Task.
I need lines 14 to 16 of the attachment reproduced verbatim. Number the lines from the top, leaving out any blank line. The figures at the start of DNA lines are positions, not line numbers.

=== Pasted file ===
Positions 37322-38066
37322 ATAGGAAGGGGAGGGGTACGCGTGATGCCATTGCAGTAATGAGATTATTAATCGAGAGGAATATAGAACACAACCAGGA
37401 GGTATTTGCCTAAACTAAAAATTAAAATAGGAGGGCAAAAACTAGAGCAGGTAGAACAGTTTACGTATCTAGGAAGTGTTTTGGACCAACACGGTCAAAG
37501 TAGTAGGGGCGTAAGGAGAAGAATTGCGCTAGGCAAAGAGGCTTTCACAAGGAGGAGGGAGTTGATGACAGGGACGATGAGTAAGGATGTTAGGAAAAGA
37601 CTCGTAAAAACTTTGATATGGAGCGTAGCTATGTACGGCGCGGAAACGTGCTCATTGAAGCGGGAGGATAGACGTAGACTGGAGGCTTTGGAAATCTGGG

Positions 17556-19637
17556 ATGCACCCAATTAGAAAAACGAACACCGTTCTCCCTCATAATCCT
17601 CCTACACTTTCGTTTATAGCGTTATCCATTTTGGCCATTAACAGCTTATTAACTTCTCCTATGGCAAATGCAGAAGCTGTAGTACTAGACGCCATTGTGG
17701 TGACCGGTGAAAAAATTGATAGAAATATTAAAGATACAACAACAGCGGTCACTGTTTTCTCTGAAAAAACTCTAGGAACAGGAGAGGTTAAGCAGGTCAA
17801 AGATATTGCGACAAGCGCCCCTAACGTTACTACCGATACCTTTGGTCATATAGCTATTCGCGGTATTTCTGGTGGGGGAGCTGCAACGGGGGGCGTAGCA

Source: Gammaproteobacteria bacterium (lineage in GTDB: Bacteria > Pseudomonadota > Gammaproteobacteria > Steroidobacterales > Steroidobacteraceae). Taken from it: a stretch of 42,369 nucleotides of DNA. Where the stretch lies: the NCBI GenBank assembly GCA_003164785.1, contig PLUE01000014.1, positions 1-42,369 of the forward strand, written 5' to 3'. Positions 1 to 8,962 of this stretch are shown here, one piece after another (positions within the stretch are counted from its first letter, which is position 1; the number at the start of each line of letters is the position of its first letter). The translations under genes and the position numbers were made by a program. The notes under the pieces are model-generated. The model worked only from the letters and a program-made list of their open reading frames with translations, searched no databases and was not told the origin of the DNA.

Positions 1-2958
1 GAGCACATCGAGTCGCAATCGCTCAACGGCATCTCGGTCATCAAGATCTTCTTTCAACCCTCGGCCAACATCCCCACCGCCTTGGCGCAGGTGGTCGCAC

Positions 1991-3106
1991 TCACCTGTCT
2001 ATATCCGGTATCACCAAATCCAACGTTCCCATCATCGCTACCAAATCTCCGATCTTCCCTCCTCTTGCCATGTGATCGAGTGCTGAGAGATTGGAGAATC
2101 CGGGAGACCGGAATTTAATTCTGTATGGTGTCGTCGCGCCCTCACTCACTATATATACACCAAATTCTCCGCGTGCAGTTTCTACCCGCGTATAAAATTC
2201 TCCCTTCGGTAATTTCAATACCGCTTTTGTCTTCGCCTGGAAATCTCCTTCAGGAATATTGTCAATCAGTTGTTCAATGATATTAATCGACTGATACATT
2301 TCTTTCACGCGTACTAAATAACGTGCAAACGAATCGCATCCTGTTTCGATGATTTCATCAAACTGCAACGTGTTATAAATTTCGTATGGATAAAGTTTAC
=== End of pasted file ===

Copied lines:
Positions 1991-3106
1991 TCACCTGTCT
2001 ATATCCGGTATCACCAAATCCAACGTTCCCATCATCGCTACCAAATCTCCGATCTTCCCTCCTCTTGCCATGTGATCGAGTGCTGAGAGATTGGAGAATC